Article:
02 Oct 2019 06:40am
WINDHOEK, 02 OCT (NAMPA) - The United States of America's Fitch Ratings has downgraded Namibia's long-term foreign-currency Issuer Default Rating (IDR) from BB+ to BB.
The rating, released on Tuesday, revised Namibia's credit risk outlook from negative to stable.
According to the credit ratings agency, the lowered assessment of the country's growth potential reflects the deterioration in economic growth, fiscal metric and a worsened macroeconomic environment.
Subdued economic prospects amid exceptionally elevated inequality and high unemployment will raise significant challenges for the government's plan to stabilise its debt by cutting back spending, particularly on high payroll costs, the agency said.
Fitch added that the downward revision further reflects broad-based economic weakness as fiscal consolidation continues to depress domestic demand amid tepid regional economic activity in Southern Africa.
It further attributed the country's economic weakness to amongst others, the severe drought and maintenance of key equipment in the diamond sector.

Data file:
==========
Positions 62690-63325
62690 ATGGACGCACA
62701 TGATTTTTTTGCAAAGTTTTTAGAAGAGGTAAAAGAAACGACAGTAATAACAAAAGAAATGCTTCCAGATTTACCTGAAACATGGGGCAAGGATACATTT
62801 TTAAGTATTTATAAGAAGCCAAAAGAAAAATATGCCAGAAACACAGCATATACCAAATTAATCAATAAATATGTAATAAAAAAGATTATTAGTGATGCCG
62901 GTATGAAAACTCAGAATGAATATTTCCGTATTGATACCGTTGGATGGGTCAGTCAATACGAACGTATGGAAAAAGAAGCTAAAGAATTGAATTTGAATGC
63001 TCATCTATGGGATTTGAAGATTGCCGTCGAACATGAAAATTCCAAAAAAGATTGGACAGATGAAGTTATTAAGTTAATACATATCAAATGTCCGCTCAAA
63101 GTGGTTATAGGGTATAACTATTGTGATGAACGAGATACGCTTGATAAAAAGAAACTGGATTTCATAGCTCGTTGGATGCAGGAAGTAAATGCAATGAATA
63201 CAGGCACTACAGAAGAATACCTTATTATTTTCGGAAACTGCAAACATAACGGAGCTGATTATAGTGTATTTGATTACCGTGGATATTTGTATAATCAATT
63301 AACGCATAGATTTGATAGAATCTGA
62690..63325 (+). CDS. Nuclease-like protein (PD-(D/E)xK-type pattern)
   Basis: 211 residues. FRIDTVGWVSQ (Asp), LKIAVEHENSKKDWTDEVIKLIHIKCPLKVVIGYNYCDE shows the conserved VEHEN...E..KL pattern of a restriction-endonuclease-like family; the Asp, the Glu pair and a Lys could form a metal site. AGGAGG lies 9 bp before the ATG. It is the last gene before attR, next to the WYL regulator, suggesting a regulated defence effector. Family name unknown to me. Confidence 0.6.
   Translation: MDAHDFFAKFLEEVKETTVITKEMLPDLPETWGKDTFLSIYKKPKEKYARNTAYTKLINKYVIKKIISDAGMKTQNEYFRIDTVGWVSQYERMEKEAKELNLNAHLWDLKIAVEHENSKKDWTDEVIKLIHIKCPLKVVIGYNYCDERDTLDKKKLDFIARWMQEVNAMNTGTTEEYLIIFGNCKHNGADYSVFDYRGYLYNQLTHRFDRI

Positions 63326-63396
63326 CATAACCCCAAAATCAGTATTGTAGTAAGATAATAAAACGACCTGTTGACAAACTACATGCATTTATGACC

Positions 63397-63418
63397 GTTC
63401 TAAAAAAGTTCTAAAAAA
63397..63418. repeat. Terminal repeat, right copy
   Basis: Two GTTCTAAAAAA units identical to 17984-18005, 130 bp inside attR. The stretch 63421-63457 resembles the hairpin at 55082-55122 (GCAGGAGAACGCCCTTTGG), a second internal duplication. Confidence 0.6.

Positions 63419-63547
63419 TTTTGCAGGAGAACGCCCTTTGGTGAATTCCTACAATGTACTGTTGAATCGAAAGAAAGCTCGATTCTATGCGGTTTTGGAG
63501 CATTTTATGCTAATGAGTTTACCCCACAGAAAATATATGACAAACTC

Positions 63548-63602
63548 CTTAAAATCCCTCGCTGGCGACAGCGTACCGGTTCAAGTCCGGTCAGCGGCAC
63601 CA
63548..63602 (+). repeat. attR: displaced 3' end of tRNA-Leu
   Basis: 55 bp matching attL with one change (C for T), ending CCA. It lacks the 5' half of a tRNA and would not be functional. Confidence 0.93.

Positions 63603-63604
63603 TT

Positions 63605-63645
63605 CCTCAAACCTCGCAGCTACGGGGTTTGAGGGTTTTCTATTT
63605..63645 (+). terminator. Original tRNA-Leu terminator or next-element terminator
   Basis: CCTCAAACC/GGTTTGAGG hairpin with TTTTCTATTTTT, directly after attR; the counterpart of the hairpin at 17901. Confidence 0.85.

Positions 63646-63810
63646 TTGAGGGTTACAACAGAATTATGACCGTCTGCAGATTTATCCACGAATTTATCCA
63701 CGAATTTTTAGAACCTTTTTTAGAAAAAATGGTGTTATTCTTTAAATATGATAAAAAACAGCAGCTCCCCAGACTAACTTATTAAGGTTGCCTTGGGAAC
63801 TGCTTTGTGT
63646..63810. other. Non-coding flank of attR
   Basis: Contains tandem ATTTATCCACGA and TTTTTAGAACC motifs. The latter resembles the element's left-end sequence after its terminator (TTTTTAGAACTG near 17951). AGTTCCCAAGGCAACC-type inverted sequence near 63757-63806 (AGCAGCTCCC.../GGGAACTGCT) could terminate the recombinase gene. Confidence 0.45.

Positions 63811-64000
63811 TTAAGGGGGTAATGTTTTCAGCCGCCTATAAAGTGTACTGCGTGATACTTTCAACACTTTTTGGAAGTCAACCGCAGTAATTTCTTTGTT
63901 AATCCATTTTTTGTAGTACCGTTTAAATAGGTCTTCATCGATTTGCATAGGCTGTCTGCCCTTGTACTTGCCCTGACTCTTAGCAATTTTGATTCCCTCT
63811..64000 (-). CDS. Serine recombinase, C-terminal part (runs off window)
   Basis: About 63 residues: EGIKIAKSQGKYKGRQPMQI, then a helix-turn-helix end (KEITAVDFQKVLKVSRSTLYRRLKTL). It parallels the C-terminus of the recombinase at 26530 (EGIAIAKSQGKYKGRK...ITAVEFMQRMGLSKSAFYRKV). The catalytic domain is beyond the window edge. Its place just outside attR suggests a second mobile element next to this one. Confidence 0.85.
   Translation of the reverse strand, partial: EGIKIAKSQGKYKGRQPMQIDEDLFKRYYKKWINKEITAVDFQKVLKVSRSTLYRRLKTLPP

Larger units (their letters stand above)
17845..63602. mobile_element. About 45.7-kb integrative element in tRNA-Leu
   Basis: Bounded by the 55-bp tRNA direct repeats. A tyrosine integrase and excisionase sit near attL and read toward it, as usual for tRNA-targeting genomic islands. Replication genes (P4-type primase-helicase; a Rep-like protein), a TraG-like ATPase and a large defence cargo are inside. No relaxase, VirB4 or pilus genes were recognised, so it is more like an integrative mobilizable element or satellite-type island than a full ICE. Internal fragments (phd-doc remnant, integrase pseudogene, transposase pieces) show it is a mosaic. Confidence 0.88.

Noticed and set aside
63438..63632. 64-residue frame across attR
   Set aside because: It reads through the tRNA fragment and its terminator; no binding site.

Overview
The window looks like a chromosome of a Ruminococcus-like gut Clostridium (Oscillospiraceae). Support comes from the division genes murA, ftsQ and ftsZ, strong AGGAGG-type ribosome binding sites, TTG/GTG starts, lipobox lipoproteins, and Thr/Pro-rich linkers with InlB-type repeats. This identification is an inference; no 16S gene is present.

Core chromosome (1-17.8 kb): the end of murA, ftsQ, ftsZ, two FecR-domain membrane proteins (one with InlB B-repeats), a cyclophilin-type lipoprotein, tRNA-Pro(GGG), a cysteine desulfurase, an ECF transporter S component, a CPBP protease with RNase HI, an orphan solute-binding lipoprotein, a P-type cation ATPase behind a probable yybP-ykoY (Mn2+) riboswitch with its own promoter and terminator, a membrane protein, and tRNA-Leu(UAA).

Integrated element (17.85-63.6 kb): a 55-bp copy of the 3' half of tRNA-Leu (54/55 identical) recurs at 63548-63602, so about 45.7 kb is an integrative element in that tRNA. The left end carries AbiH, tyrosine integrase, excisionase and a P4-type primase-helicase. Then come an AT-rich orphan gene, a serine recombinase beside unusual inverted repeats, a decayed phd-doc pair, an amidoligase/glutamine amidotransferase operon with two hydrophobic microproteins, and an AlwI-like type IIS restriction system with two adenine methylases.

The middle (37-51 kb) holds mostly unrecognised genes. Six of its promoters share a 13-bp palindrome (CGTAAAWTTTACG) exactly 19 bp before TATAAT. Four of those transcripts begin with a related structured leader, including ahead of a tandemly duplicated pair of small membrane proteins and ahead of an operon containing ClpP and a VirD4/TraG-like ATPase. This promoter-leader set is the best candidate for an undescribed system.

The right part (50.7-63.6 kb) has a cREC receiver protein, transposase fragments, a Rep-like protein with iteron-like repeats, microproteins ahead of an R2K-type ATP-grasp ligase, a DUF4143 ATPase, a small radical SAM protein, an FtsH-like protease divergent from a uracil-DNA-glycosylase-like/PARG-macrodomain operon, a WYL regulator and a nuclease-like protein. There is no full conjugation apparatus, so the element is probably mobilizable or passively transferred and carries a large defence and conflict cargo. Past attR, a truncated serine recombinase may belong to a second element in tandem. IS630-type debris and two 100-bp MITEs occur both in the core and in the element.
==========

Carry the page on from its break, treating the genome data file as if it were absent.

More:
The agency projected that the gross domestic product (GDP) will merely stagnate over 2016 to 2021 in its forecasts, and Namibia will achieve the third-weakest economic performance among all Fitch-rated sovereigns during that period.
In Fitch's view, recent policy initiatives aiming at spurring investment, including an investment summit held in August, will have only a muted impact on economic activity amid persistent structural bottlenecks, the agency said.
Meanwhile, general government debt will remain on an upward path over the medium term, driven by low growth.
The ratings agency projects general government debt will rise above 51 per cent of GDP in the fiscal year 2021/22, up from 45 per cent at the end of 2018/19.
The general government primary deficit excluding transfers from the Southern African Customs Union (SACU) has shrunk by 7,6 per cent of GDP in four years, despite a decline in domestic tax revenues, Fitch said.
This was achieved through significant capital and non-wage operational spending cuts that have fallen to multiyear-lows, leaving only modest room for further savings. However, a significant portion of past savings were absorbed by the rise in interest costs and the drop in SACU transfers.
The volatility of SACU transfers, which account for nearly one-third of GG revenues, and the fast depletion of on-shore diamond mining reserves raise downside risks for public finances, it added.